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Faster Is Better, Especially for Non-Latin Fonts «

Faster Is Better, Especially for Non-Latin Fonts


David Harned in Learning on April 15, 2014

Dynamic Subsetting

Seems like things on the Web are always getting faster. With customers demanding more speed and an increasing percentage of traffic coming from mobile devices, speed is paramount. Improvements can be made by reducing the size of data that is transferred or by improving the efficiency of a system’s processes. We’ve employed both of these techniques to drastically boost our patent-pending dynamic subsetting technology. I’ll share some results later on. But for now, let’s just say we were very pleased – even startled – with the results and think you will be, too.

What is Dynamic Subsetting?

If your content is written in English, German, Spanish, French or other languages that use the Latin alphabet, you may be unaware of the challenges faced by those working with content in East Asian languages. While most Latin fonts have file sizes under 100KB, the broad character sets of the Simplified Chinese, Traditional Chinese, Japanese and Korean writing systems can push these fonts into the MBs – making Web fonts impractical for sites using these languages.Dynamic Subsetting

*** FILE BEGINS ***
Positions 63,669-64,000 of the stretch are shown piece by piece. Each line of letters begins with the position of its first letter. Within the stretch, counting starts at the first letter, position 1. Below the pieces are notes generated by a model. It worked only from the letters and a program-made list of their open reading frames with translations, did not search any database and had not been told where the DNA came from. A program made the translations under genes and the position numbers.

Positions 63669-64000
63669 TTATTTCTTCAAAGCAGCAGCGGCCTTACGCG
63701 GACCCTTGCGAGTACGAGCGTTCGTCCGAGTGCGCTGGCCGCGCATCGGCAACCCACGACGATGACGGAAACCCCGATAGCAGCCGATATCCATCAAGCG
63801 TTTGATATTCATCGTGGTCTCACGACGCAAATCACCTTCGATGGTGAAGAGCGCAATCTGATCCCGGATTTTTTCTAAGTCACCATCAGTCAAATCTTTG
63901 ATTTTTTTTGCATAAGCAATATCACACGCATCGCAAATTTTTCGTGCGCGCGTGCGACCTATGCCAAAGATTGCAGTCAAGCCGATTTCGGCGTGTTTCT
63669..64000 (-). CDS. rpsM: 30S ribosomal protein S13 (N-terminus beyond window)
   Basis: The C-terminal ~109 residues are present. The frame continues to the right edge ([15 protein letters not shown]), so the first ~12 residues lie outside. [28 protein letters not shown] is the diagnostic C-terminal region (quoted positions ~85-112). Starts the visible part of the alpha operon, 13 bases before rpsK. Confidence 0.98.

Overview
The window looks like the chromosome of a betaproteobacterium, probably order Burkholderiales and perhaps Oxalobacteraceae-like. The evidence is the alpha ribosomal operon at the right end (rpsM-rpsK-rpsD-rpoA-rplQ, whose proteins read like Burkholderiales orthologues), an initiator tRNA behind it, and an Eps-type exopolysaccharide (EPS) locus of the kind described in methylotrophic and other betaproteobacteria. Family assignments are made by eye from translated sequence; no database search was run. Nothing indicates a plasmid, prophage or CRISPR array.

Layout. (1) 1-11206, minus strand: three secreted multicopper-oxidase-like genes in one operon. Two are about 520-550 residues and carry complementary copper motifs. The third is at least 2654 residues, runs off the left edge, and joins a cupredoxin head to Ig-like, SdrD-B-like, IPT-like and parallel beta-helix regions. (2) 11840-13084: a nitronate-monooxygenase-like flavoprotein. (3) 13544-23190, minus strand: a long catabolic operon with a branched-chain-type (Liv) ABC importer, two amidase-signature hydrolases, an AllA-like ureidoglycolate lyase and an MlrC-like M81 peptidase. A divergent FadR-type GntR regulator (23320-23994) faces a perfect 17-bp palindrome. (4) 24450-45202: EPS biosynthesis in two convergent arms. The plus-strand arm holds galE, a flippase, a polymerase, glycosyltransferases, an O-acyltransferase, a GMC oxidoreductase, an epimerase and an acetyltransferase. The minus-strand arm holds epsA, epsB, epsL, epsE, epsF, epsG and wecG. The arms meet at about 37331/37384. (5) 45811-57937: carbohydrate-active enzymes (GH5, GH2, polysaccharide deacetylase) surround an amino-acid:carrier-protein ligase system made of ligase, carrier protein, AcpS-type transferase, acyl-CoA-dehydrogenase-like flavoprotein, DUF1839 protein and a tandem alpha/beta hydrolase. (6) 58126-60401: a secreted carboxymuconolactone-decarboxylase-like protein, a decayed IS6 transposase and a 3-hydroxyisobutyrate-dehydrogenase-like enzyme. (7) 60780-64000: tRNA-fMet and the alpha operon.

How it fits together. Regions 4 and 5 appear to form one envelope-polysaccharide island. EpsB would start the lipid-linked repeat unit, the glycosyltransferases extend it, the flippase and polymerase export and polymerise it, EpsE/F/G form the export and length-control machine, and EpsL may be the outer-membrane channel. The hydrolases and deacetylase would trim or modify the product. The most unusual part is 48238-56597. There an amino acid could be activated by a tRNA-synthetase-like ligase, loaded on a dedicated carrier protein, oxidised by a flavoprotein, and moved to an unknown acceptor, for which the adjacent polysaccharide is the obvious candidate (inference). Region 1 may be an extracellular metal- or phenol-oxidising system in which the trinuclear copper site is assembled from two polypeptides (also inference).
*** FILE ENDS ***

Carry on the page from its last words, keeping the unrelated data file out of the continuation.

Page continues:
Dynamic subsetting resolves this issue by evaluating the content on the page and creating a font on the fly containing only the characters needed to display the content on the page. This process can cut the file size down to kilobytes. The technology uses our JavaScript publishing method – using a single line of code on your pages — and is included with your Web Fonts subscription .

Server-side processing changes

This technology has helped open up a world of typographic possibilities for those developing sites in Chinese, Japanese and Korean. Over the last few months, we have been working to make this experience better — we have refactored and optimized our systems, and have seen some amazing improvements including gains of over 90% on server-side processing with Traditional Chinese fonts. This equated to a 61% speed gain in download speed to the page.

Of course these figures are based on our internal testing, but we’re confident you’ll notice the improvement as well. Take a look:

If you’re already using dynamic subsetting, we invite you to share your experience in the comments.